Dwarf Fortress is a strictly two-dimensional experience, the video game equivalent of looking at a CT scan. At any moment, the screen is only showing you a single slice of the landscape. Hills may rise before you, but you can’t see the top of them on your computer screen until your character is able to set foot there. That makes finding vertical structures — like giant spires populated by goblins — tremendously difficult.
Also complicating things is the fact that the game doesn’t actually include graphics. Everything in Dwarf Fortress is represented by colorful ASCII characters. There are several fan-made modifications that add a little more color and logic to the game’s symbology. There’s also a full-fledged graphical version headed to Steam in the not-too-distant future. But, for my playthrough, I opted for the vanilla experience, and it made for slow going.
Even more challenging is the game’s inventory system.
Dwarf Fortress is not compatible with a mouse, so every input is mapped to a specific key on the keyboard. More complicated still is the fact that the keyboard commands don’t seem to share any continuity at all from screen to screen. The effect is to turn every single layer of the game’s menu system into its own exercise in memorization.
It’s there in the menu system where my first evening back with Dwarf Fortress truly began to bog down. The temperature in the Forest of Locks is below zero, so every time I needed to take a drink from the canteen I had to stop and build a fire to unthaw it. All of that took about a half-dozen button presses and a few moments of waiting around. Eating was simple enough since all I had to do was punch a few keys to pop a stolen mushroom into my mouth. But drinking was an arduous process. Making matters worse, all the rivers there are frozen.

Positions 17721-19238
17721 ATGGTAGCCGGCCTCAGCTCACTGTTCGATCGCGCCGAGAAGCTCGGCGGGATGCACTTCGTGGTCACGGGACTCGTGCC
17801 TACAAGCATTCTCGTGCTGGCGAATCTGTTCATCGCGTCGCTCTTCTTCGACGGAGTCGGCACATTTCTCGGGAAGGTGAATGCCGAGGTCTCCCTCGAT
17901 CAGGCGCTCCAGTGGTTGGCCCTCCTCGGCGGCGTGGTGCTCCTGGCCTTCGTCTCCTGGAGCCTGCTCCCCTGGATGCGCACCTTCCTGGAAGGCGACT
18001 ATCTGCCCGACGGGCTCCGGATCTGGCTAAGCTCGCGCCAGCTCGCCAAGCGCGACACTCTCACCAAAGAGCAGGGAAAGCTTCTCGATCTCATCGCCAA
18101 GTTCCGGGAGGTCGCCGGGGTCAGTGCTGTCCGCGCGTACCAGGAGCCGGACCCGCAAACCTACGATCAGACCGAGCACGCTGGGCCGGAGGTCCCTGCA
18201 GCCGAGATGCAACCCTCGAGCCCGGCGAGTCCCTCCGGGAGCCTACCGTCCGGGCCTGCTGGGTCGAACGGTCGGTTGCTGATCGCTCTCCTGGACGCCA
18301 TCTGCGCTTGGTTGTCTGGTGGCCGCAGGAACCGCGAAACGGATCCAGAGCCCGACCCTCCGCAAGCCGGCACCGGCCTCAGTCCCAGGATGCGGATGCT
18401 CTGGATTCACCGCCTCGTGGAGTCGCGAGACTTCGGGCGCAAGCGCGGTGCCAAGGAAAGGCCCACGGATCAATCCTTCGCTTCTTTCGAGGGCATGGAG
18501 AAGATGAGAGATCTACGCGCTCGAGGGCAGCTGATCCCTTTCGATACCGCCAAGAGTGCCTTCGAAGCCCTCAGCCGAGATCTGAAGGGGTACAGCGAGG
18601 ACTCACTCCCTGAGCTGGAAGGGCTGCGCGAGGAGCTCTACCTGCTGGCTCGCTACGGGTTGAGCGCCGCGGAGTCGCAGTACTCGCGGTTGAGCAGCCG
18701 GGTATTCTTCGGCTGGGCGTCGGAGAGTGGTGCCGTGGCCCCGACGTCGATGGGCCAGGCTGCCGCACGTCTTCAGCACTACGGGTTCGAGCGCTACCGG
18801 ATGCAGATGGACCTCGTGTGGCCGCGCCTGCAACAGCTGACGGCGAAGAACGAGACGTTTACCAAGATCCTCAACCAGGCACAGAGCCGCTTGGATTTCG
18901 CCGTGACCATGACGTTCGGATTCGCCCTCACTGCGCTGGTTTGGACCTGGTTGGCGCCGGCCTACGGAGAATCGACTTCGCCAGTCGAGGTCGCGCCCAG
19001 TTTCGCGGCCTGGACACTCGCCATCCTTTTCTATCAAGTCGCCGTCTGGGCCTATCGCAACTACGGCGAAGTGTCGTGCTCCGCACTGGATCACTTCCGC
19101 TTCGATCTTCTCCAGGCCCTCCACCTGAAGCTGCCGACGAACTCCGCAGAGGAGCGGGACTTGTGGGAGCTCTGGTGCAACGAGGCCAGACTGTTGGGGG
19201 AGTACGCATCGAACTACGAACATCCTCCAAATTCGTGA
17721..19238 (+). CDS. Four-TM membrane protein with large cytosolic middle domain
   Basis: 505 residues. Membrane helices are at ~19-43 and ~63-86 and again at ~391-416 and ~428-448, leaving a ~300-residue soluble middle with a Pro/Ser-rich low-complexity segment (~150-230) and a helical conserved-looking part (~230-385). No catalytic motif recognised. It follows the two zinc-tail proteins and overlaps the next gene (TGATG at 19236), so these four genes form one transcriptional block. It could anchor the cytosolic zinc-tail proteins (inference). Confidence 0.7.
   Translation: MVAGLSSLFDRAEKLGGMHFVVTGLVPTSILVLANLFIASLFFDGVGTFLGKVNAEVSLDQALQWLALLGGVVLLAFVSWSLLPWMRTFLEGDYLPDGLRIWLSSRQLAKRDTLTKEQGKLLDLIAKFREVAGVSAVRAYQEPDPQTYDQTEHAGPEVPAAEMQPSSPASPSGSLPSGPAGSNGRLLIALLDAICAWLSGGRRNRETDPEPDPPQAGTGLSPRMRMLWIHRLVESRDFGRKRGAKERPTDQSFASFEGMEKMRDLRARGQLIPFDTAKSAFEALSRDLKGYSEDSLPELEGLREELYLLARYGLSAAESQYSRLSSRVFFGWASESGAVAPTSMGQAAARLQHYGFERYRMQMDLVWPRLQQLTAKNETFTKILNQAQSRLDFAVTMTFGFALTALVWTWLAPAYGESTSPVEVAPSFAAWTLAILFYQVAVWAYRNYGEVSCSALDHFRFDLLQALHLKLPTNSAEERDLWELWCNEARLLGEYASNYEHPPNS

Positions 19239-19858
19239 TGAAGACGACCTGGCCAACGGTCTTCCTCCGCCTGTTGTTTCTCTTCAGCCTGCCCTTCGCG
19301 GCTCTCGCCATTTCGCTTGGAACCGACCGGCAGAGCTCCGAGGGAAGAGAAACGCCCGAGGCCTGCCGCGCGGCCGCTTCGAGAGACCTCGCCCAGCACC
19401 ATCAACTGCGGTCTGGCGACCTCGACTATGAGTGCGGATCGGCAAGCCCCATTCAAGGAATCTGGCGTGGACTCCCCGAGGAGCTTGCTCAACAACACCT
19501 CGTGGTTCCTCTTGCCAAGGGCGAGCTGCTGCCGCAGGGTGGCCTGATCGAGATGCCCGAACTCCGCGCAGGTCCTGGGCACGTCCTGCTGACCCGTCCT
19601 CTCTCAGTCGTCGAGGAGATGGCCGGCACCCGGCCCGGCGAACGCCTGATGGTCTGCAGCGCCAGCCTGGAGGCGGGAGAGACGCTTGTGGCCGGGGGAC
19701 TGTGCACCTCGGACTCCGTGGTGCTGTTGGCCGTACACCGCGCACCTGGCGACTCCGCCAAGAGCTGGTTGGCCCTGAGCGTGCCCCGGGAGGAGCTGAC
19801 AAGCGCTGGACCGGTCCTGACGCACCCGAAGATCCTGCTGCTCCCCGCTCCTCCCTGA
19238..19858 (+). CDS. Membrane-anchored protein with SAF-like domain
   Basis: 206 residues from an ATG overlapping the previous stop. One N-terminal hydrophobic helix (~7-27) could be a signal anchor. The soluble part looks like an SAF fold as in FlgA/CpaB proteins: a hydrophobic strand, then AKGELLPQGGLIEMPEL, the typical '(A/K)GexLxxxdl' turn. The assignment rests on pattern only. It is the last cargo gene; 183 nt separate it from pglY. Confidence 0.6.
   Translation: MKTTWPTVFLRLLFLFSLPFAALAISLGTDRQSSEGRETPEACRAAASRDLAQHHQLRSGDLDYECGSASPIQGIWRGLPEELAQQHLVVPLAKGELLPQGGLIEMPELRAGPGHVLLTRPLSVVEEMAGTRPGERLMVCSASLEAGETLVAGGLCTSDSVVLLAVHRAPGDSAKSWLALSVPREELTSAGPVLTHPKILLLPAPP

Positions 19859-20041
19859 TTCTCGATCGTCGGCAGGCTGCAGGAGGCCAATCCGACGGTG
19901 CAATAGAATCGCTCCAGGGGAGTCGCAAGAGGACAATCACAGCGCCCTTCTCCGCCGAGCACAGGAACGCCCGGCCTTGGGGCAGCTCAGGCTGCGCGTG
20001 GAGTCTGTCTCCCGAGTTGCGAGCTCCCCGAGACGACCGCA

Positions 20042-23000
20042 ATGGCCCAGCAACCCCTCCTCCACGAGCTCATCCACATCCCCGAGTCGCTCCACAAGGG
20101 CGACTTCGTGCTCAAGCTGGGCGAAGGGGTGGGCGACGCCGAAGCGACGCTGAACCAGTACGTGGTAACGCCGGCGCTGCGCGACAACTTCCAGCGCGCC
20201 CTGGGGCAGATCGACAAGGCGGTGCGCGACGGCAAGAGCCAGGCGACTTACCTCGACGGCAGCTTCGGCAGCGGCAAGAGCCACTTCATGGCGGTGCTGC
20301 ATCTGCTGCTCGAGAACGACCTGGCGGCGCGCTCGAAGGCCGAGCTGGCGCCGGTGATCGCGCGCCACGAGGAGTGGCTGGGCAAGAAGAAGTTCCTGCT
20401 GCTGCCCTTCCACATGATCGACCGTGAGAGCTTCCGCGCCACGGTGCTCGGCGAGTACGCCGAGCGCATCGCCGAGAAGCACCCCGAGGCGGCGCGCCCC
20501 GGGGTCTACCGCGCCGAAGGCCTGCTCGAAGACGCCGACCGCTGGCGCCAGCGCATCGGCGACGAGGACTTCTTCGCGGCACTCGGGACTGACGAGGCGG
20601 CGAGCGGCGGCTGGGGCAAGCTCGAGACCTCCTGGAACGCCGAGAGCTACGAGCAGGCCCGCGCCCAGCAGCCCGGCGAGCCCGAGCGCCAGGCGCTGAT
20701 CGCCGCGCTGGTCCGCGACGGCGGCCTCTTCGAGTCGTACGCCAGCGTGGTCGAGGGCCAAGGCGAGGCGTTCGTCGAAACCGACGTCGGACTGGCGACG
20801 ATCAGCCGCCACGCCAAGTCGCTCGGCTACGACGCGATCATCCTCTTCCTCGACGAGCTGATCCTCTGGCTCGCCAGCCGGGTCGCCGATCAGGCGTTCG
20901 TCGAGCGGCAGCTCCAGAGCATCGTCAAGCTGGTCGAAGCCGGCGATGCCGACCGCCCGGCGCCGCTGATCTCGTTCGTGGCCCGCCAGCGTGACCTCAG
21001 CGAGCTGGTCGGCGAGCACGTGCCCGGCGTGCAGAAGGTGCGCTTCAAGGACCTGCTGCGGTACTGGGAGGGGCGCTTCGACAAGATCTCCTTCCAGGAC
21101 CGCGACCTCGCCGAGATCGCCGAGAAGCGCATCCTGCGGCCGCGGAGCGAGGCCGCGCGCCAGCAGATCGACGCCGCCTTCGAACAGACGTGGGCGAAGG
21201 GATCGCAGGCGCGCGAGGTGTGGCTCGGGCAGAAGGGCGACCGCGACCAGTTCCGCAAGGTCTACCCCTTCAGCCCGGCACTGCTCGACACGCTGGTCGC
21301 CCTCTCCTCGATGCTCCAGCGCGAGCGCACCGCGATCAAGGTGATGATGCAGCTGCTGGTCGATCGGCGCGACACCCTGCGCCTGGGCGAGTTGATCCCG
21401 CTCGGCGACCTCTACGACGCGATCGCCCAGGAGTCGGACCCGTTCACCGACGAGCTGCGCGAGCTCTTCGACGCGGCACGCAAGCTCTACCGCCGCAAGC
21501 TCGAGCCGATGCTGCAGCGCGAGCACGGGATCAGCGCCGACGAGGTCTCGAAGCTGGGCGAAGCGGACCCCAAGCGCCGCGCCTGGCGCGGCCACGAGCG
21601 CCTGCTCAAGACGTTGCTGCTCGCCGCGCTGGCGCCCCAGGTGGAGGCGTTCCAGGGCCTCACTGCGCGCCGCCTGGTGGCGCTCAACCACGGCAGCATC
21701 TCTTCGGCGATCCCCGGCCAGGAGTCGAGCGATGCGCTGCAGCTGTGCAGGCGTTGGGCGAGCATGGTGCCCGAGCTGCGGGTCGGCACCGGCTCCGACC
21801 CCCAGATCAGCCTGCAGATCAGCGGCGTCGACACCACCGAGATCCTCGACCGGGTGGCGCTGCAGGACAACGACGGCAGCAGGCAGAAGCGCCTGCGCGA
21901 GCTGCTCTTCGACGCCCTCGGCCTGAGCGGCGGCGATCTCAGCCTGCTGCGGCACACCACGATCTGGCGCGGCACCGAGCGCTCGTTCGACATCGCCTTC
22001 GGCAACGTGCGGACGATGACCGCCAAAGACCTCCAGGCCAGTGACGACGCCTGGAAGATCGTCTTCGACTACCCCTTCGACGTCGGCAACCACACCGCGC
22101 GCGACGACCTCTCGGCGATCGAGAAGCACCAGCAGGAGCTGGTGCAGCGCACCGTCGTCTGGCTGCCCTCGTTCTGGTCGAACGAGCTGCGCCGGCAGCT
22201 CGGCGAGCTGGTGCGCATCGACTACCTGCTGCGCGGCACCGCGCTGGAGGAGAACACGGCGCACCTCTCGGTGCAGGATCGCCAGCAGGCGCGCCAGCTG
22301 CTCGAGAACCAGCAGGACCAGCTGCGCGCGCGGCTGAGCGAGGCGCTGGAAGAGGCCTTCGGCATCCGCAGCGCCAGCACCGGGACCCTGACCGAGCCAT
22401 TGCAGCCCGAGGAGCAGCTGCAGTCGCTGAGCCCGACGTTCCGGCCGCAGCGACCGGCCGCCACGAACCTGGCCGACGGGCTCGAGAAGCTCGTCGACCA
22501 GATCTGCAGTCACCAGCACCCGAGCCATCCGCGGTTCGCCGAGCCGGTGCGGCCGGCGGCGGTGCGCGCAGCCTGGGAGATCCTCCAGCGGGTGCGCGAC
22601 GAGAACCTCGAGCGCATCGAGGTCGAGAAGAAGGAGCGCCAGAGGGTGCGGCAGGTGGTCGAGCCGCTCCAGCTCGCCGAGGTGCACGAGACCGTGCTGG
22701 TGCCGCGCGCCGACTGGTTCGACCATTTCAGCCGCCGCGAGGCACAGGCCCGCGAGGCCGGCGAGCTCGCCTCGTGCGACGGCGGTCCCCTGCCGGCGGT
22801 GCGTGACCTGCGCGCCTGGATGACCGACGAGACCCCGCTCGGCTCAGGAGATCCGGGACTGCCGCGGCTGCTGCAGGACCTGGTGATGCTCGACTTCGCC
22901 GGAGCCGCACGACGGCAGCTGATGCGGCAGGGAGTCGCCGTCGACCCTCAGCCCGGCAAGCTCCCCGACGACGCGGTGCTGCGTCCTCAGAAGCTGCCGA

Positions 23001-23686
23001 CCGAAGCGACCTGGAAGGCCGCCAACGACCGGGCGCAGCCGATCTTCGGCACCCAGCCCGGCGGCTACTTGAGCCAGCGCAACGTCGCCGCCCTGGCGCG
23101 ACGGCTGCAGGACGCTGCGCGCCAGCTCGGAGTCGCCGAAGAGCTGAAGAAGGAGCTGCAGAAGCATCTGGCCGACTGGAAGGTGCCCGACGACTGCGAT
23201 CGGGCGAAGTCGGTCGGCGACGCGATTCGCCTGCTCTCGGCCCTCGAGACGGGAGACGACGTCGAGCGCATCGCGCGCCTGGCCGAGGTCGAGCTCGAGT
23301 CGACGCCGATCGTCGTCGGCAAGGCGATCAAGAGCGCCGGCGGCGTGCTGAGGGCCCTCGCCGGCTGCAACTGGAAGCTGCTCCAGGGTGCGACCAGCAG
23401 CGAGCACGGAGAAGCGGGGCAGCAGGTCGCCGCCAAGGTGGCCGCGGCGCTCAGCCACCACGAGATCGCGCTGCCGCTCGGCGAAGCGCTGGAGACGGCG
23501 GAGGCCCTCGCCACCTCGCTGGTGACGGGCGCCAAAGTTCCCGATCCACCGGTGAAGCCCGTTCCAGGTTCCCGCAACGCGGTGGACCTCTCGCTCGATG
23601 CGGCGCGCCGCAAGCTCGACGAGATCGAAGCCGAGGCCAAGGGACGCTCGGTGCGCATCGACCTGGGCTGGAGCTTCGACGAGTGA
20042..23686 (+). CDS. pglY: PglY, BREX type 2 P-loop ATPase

When I finally stumbled upon the entrance to the spire, Queca the penguin-man was suffering from dehydration. That’s when our party was set upon by a fast-moving pair of goblins. Queca got a few good blows in before losing his hand, then his leg, followed quickly by his head. Fidale the polar bear-woman fought valiantly, sinking several cherry wood arrows deep into the goblin’s flesh. But, before long, both were overcome.
Despite the frustration, I always want to spend more time with Dwarf Fortress. I think this new version of Adventure mode is my way back into a game that I’ve not spent much time with in years. But there’s some work that I need to do to make the experience tolerable.
Step one will be downloading and installing a graphical mod of some sort, one that gives the world a bit more color. Step two will be finding a warmer place to start my journey, one that doesn’t require me to stop and boil water twice a day to stay hydrated. Then, I’ll probably spend a few nights just walking the magical land that the game has created for me to explore, meeting its characters, and getting a feel for the region that I start in. My energy will be spent on getting used to the interface, getting more familiarity with the movement and inventory systems. Maybe then I’ll try my hand at taking on a goblin stronghold once more.
As novel as the idea of playing a sentient penguin or a polar bear is, maybe next time I’ll stick to characters with opposable thumbs.
Dwarf Fortress is available for free at the Bay 12 Games website. The studio gets by on donations, which you can make there until the end of February. After that you’ll need to head over to the developer’s Patreon site. No release date for the Steam version has been announced, but you can add it to your wish list.